If you plug an attacker’s lookalike device into your computer and allow it to install a driver, it can take control of your computer. From there, attackers can capture your password either by extracting it from your password manager or waiting for you to type it. With your security key and your password, the attacker can now login as you whenever and wherever they want.
II. You can reduce the risk of losing account access
If you’ve been reluctant to turn on two-factor authentication out of fear of losing access to your account, there are steps you can take to make this less likely.
1. Study what you will need to do if you lose your second factor
Many organizations require their staff to use two-factor authentication for work accounts. Organizations like two-factor authentication because, unlike password managers, they can make it a login requirement for their accounts. Most websites that offer organizations the option to require two-factor authentication also allow your organizations’ technical support (IT) staff to help you reset your second factor if you lose it. A well-run IT department should provide clear instructions about who you can contact if you lose your second factor, what hours help will be available, and what form of proof they will require you to provide before they reset it for you. Make sure you can get to these instructions if you lose your phone. If your IT department doesn’t make these instructions easy to find when you’re locked out, you could store the instructions on a personal account that does not have two-factor authentication turned on.
For personal accounts, do not wait until you have lost your two-factor device to learn what you will be expected to do to regain access. Before requiring a second factor, pretend you have already lost it and are trying to recover. Examine the recovery workflows and help pages by searching phrases like “two factor lost my phone” or “two factor lost my security key” followed by the website name. These pages tend to be more forthcoming about the consequences of losing your second factor than the sign-up pages are.
For example, Google’s help page reveals that you will be unable to access your account until you can get to a computer that you have previously logged into with your second factor (see the figure below). If you cannot get to one and have to rely on customer support for help, you may not be able to access your account for days.
2. If using an authenticator app, consider backing up master secrets
An authenticator stores a master secret (effectively a big random password) for each website and uses it to generate the shorter six-digit codes that you use to login. The six-digit codes change every 30 seconds and expire after 60 seconds, so they become useless to attackers if not used immediately. While the six-digit codes change every 30 seconds, the master secret does not change.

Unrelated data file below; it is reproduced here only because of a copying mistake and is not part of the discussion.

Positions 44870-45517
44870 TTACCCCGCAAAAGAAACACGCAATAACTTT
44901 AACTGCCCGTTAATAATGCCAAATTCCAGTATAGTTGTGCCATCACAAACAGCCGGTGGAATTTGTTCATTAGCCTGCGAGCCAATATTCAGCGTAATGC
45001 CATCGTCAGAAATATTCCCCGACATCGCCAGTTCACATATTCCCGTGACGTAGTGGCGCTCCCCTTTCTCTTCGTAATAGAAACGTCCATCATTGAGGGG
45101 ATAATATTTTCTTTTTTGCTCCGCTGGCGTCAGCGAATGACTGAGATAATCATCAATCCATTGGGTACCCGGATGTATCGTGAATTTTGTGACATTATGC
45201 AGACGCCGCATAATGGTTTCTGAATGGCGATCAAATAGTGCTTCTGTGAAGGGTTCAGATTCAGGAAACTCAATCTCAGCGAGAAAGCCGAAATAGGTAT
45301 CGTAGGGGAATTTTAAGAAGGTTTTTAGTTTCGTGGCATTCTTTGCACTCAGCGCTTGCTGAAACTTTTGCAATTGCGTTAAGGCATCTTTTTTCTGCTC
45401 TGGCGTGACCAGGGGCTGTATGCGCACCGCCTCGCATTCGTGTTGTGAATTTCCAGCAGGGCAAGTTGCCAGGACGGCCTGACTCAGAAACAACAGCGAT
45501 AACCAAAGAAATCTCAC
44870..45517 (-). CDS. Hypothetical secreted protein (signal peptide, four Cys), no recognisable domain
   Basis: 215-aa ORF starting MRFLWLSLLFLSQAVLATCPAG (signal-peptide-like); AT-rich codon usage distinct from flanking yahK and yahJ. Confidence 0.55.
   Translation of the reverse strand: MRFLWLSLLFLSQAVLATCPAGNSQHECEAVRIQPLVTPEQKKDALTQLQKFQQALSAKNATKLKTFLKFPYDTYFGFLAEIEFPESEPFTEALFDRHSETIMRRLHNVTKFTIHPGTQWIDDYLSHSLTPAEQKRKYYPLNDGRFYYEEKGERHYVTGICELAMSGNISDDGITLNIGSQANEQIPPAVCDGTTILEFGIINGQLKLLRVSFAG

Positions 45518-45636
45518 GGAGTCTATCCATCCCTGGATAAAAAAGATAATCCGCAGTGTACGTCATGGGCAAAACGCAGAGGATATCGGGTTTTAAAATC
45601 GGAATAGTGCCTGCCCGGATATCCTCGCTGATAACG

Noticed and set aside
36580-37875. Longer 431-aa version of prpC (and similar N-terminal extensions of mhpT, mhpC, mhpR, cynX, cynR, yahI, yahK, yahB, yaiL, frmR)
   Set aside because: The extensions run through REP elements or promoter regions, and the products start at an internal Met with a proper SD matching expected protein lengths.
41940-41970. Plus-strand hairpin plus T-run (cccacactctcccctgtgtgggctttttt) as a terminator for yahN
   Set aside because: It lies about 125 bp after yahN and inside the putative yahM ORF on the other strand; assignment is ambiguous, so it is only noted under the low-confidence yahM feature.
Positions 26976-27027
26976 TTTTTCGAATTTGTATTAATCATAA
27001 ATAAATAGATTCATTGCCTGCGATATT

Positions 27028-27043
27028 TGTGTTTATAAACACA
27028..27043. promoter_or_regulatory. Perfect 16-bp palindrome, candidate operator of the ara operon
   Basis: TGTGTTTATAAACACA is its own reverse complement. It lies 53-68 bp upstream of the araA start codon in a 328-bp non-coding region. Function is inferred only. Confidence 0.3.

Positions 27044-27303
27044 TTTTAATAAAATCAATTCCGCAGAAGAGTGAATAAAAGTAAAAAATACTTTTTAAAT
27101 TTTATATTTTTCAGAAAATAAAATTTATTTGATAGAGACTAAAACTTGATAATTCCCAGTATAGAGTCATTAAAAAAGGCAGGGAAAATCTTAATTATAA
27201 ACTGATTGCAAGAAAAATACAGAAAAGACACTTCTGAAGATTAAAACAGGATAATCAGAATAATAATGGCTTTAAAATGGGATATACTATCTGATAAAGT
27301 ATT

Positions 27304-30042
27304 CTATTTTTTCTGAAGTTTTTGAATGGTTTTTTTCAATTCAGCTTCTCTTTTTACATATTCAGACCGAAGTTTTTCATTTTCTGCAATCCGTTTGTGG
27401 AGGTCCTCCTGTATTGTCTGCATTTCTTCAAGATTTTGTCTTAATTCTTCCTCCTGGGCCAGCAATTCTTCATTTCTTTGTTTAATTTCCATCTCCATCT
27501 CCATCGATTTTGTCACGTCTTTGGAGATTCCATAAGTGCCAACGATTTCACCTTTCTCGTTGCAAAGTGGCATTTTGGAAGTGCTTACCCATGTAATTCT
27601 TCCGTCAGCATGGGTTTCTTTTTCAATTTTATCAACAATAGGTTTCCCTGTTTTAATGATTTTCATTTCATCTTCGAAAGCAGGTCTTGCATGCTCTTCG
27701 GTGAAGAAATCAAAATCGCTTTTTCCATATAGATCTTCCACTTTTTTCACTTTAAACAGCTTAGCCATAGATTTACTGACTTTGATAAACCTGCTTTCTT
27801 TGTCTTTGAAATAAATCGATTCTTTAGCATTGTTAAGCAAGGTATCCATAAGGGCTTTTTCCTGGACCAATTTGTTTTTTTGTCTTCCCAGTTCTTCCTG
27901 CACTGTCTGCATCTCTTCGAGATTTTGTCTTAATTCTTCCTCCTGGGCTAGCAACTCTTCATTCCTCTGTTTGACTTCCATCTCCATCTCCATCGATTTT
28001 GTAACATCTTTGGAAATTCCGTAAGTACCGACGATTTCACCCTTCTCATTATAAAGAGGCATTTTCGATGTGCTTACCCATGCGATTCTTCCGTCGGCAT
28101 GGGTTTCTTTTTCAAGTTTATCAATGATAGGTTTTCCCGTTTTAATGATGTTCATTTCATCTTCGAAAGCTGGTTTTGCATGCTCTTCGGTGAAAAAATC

When you set up two-factor authentication for a website using an authenticator app on your phone, the website displays the master secret as a QR code: a square with dots in it that can be read by your phone’s camera. You scan this code into your authenticator app by taking a picture of it. Many sites also display the master secret as 16 alphanumeric characters (effectively a long random password) you can type into your authenticator app.
If you lose your phone, you lose your master secrets. If you upgrade your phone you may also lose your master secrets. If you lose your master secrets, you will have to delete the old ones and create new ones. The more websites you use with your authenticator app, the more master secrets you will have to reset if you lose or upgrade your phone.
If you’re worried about losing your master secrets, you can use use an authenticator app that backs up these master secrets online. However, this introduces its own risks: those secrets have to be stored somewhere that you’ll have to authenticate to in order to get them back.
If you would like to keep your backups someplace safe offline, you can make a copies of your master secret when you set up two-factor authentication — just print out the page with the QR code or write down the 16 characters next to the code. If you get a new authenticator app, all you have to do is scan QR code from the printout into the newly-installed authenticator app.
You can also take a picture of the QR code with a camera, phone, or tablet — just be sure not to use a device that may upload the image to someplace risky. If you have an old phone or tablet with a decent camera lying around gathering dust, turn off its network connectivity and turn it into storage for your master secrets, taking a photo of every QR code used to add a second-factor to your authenticator app. Like any backup, you won’t know it works unless you test it, so test it immediately. I recommend that every time you add two-factor authentication to a website, you take a picture of the QR code with your backup device first, then load the key into your phone’s authenticator app by scanning the QR code from your backup device. If you can’t scan the QR code from the backup device, you know the photo wasn’t good enough and that you need to take another.